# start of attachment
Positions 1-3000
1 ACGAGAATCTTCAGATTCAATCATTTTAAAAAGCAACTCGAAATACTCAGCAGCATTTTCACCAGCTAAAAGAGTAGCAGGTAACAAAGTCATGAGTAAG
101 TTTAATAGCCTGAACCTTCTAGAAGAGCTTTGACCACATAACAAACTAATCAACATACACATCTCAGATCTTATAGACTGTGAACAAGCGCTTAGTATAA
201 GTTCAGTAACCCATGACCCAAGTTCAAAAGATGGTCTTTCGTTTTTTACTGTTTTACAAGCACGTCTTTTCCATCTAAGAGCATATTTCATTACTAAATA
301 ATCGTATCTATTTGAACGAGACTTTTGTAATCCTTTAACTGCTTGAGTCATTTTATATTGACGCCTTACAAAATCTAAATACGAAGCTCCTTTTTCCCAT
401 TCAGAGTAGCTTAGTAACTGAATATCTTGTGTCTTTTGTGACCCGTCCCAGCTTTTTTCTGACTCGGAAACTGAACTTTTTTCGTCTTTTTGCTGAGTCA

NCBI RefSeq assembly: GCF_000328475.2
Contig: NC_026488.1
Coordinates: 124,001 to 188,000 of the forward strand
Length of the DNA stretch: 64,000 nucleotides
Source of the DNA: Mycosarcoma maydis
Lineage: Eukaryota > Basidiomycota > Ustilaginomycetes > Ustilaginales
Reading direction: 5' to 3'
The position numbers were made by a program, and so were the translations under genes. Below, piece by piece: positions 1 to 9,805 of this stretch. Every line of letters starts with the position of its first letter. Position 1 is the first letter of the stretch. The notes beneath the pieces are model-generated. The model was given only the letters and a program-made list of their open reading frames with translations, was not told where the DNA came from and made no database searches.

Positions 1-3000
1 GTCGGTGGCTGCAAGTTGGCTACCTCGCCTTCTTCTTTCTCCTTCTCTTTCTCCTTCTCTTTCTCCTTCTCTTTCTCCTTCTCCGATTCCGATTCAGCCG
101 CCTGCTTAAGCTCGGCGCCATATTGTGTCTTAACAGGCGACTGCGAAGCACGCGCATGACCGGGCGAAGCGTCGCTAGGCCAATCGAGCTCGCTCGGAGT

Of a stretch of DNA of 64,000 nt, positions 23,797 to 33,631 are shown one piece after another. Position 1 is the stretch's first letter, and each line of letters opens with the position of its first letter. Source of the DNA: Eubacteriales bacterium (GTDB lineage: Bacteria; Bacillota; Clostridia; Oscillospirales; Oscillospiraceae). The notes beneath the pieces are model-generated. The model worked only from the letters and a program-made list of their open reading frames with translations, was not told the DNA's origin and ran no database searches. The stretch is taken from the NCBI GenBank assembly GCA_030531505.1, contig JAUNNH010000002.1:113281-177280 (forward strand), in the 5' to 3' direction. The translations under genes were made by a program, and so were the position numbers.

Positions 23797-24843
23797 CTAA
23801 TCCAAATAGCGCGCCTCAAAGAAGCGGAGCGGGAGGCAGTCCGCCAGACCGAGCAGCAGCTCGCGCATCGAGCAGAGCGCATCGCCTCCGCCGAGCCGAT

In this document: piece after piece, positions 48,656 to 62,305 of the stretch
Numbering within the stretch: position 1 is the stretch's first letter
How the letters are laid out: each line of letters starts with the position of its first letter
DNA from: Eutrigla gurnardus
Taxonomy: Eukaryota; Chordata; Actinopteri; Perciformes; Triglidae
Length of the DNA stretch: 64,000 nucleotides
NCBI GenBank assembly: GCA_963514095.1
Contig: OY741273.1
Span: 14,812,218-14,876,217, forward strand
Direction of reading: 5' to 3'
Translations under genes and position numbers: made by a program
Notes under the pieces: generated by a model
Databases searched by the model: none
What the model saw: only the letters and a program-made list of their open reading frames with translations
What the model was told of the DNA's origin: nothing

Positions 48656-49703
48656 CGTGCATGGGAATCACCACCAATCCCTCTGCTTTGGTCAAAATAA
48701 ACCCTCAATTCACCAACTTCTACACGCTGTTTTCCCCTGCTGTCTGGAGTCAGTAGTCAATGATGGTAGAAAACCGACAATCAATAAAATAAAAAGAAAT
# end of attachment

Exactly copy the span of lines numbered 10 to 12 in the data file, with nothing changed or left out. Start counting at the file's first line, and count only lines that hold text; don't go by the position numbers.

Length of the DNA stretch: 64,000 nucleotides
Source of the DNA: Mycosarcoma maydis
Lineage: Eukaryota > Basidiomycota > Ustilaginomycetes > Ustilaginales